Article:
You either love them, or you hate them! Red beets, people tend to have strong opinions about beets. They have a distinct, earthy flavor with a dense consistency. Their bright color is powerfully staining and will leave ruby splashes on your clothes and skin! If you’re in without a grimace for the first part of the equation, that is, you don’t care about the red mess that beets inevitably create, then this is just another recipe you’ll enjoy often.
However, if you dislike beets, this recipe may just change your mind. At least we hope you’ll try it: After all, beets are so good for you!
Beets are a root vegetable low in fat, having about 37 calories in ½ cup serving, when boiled. Although they have only 1 gram of protein and 2 grams of fiber, the benefits of fiber come from their array of vitamins and minerals. Red beets are a good source of folate, delivering close to 17% of your daily recommended intake in ½ cup. They also contain other B vitamins such as niacin, thiamin, pyridoxine, riboflavin, as well as vitamins A and C.
Beets also are a superior brain food due to their manganese content. Just one portion provides 14 percent of your daily manganese. This aids your body in hormone production, and it is essential for nerve and brain functions. Some other minerals in beets include potassium, magnesium, calcium, iron, phosphorus, zinc, copper, and selenium.
As far as the vegetable’s culinary attributes are concerned, beets represent an efficient way to naturally color baked goods. The famous Red Velvet Cake can derive a beautiful rich red from just a few drops of concentrated beet juice, instead of artificial red food coloring. Since beets are a root vegetable made up mostly of carbohydrates, similar to potatoes, they can at times be used interchangeably in some recipes.
In the recipe below, we introduced beets into a classic hummus recipe for a couple of reasons. Beets will bring the total caloric content of hummus down significantly since they have fewer calories than chickpeas. They will also add to the traditionally smooth texture of hummus, bringing a more silken texture to the final product. As for flavor, the lemon and tahini are the main taste enhancers in the recipe, but you will notice a new and refreshing earthy— not to mention—savory undertone emerging from the beets. Most importantly, beets will turn your beige hummus vibrant red! It makes for an elegant appetizer for parties and pairs well with blue chips, when perhaps garnished with a sprig of basil, as you see in our accompanying photo.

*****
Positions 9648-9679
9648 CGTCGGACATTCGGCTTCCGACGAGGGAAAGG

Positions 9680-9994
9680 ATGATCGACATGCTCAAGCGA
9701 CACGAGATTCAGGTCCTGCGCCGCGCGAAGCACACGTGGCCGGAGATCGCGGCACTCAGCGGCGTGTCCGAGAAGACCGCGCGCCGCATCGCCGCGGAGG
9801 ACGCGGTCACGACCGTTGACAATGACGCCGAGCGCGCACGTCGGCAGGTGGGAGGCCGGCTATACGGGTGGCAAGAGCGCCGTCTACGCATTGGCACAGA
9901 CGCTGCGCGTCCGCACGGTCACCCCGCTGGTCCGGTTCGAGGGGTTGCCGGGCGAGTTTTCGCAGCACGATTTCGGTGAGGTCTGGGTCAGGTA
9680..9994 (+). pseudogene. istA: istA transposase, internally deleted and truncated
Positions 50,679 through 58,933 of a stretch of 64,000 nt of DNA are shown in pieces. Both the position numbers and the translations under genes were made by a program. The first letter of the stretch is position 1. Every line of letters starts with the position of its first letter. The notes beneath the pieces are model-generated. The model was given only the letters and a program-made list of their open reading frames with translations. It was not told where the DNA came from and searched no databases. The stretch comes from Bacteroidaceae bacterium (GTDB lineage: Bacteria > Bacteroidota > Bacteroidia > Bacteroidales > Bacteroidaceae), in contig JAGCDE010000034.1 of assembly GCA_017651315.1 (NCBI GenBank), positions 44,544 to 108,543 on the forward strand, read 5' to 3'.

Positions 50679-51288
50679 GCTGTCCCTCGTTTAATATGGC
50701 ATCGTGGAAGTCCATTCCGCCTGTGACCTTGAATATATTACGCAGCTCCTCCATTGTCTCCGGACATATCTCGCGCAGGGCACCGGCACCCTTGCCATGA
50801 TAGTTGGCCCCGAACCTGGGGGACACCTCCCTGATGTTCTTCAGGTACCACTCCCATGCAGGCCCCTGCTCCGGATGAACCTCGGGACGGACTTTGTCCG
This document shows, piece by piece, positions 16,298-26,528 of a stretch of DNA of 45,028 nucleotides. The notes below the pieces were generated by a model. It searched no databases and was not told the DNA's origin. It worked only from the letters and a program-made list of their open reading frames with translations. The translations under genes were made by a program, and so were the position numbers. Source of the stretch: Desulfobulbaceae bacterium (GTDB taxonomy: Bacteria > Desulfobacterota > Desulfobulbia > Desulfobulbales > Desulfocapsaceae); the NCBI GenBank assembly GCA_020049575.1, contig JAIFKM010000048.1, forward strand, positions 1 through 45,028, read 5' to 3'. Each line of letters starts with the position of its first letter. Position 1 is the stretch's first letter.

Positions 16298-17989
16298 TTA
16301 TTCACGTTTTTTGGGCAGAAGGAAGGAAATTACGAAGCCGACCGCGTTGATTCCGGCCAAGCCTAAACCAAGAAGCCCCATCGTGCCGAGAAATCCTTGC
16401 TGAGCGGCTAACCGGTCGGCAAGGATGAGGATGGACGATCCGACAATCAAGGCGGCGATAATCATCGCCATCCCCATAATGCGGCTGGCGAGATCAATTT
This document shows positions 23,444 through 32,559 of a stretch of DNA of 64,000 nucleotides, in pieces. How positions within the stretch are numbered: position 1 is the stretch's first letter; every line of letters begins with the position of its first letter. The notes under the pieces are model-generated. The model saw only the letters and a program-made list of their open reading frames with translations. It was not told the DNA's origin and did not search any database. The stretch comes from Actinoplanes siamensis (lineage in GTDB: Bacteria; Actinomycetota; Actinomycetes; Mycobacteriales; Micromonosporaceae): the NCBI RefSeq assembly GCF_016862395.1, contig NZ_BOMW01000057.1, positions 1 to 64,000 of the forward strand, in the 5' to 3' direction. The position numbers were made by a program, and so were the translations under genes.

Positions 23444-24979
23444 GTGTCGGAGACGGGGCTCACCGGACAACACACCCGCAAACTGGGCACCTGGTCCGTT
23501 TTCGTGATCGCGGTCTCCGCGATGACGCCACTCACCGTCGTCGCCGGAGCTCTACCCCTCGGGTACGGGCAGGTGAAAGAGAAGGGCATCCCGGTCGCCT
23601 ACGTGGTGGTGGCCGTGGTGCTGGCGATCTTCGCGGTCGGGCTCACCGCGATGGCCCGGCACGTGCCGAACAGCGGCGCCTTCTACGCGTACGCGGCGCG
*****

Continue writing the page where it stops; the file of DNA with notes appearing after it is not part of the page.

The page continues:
There are quite a few variations of hummus out there these days. We would love to hear about your favorites. Comment below with your version, and inspire our next creation!
1 can of garbanzo beans (drained, rinsed)
2 small beets
¼ cup of Once Again Tahini
3 cloves of garlic
3 tablespoons of lemon juice
1 teaspoon of salt
3 tablespoons of extra virgin olive oil
First wrap each beet in foil, and bake at 400 degrees Fahrenheit for about 1 hour, or until tender when pierced with a fork. Remove beets from the oven, and let them cool completely. In a food processor, combine garbanzo beans, beets, Once Again Tahini, garlic, salt, and lemon juice. To complete the batch, slowly pour in olive oil until a desired consistency in obtained, as you continue to pulse the mixture. Store in an airtight container in refrigerator for up to 7 days.
Watch how you can make it in minutes: